Here are some of the people writing about some of the stuff I wish I had time to write about, for December 8th through December 9th:
Why no justice in cop shootings – As the country searches its soul in the wake of the recent wave of questionable killings by police, Americans of all races are struggling with a distressing sense of deja vu. This is not the first time we have struggled with this anguish and it will not be the last. But there may be a new prospect for hope this time.
Grand Juries Should Be Abolished – Grand juries originated in 12th-century England to prosecute criminals; in the 20th century, England abolished them. Other members of the former British Empire—Scotland, Wales, New Zealand, Ireland, Australia, and Canada—have done the same, but not the United States. As demonstrated in the Michael Brown and Eric Garner cases, today’s state criminal grand juries serve no useful purpose and make a mockery of justice; they should be abolished. There is nothing grand about grand juries.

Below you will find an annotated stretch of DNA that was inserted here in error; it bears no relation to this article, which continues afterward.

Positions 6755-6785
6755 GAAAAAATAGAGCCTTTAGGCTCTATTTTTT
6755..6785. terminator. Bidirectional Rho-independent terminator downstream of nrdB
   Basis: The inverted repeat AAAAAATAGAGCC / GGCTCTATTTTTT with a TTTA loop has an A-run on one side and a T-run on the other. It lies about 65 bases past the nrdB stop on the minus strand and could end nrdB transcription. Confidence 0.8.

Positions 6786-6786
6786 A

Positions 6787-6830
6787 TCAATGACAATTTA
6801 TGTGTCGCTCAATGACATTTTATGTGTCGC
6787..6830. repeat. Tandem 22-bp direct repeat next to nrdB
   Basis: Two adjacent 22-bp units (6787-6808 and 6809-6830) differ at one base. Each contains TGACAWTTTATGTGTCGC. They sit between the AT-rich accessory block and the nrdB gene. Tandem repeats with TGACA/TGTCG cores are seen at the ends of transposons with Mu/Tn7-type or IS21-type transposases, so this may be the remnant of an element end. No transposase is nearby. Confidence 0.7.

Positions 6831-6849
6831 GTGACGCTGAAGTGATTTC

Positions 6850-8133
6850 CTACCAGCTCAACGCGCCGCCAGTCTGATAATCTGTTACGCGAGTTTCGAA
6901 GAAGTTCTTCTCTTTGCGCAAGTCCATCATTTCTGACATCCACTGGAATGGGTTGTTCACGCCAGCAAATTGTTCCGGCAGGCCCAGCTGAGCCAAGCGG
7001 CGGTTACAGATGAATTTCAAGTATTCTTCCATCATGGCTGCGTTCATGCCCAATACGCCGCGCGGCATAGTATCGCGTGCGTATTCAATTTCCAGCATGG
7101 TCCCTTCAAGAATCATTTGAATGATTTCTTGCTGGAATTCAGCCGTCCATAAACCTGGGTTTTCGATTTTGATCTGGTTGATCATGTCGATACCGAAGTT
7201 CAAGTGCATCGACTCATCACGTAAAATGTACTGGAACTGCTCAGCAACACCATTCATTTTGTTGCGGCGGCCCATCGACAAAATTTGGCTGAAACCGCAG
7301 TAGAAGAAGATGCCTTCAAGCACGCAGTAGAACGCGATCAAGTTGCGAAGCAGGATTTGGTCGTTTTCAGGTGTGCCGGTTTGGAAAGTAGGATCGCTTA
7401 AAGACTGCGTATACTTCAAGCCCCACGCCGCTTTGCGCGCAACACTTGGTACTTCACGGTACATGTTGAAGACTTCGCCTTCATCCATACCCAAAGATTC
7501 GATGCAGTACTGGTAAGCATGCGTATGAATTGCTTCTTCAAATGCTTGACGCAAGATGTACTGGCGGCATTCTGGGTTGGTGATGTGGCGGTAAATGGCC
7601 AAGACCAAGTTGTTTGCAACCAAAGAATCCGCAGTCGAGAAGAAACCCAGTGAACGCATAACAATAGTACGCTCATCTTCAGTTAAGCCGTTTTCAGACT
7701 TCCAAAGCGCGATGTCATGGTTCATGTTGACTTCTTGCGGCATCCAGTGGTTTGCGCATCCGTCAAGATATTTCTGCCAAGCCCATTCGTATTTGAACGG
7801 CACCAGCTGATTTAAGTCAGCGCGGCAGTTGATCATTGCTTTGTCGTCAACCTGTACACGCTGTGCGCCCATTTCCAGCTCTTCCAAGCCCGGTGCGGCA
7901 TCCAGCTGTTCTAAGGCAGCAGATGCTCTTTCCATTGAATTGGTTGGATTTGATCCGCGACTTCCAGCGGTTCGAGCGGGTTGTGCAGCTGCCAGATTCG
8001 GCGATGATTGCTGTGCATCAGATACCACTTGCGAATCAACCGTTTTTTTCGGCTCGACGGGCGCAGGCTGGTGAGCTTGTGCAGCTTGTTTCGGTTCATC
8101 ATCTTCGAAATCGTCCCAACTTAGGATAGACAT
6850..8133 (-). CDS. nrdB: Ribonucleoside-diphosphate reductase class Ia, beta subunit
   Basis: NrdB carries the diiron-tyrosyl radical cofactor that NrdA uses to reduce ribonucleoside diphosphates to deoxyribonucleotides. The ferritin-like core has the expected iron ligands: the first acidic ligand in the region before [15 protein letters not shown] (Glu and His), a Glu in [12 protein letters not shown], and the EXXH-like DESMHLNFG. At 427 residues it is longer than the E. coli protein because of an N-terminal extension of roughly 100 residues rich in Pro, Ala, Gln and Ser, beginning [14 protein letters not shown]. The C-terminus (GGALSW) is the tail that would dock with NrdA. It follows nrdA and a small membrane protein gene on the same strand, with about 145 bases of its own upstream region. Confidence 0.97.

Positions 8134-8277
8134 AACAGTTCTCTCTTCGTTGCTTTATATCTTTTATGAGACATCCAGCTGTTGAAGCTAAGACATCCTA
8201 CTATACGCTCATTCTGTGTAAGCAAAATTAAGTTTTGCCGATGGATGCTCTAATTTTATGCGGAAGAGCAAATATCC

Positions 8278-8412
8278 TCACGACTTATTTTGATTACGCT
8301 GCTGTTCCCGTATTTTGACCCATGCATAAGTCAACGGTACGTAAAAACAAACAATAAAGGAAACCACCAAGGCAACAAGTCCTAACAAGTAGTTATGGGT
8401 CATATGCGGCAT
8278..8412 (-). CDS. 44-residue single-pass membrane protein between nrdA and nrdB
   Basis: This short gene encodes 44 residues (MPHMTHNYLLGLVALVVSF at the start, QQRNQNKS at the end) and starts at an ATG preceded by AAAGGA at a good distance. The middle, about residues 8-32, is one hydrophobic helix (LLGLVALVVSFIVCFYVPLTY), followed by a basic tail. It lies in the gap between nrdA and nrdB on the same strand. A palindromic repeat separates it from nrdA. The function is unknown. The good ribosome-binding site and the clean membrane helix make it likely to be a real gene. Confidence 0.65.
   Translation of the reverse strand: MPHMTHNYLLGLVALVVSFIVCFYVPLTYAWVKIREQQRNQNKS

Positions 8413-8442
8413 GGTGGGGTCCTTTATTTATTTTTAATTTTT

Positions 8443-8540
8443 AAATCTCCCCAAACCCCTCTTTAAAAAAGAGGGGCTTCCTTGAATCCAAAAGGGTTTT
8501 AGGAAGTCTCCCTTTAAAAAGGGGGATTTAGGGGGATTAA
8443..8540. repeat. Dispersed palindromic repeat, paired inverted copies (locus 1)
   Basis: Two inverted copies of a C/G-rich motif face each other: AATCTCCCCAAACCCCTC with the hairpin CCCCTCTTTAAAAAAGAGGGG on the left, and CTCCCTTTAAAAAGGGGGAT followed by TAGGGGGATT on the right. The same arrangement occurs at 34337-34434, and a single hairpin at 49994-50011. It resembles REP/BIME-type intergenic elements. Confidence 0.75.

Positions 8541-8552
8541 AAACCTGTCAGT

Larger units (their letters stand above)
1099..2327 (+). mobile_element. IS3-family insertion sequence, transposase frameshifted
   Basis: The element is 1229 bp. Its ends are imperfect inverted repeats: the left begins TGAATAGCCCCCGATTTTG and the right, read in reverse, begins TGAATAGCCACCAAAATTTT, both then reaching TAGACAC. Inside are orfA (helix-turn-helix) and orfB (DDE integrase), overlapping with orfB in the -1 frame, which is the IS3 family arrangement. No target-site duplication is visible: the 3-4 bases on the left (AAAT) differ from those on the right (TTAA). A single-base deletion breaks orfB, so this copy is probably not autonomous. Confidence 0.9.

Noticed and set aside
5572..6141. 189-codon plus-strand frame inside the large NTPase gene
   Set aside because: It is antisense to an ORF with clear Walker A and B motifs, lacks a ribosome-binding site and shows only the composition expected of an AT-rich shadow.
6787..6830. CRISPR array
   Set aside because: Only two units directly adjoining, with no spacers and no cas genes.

Retired Cop on What Went Wrong in Garner, Brown Deaths (VIDEO) – If there's anything the last few weeks have taught us, it is how difficult it can be to understand how things can go so wrong with interactions between the police and the public. One question we had at Youth Radio was how the training of law enforcement officers factors into the tragic incidents we've seen over the past year.
This Case Cries Out for Disclosure – What can explain a Staten Island grand jury’s refusal to indict police officer Daniel Pantaleo for the chokehold death of Eric Garner? Even if any answer is speculative and inconclusive, asking the question is an appropriate and maybe cathartic effort—one that can help prosecutors address these difficult cases in a more effective way that inspires public confidence in the outcome.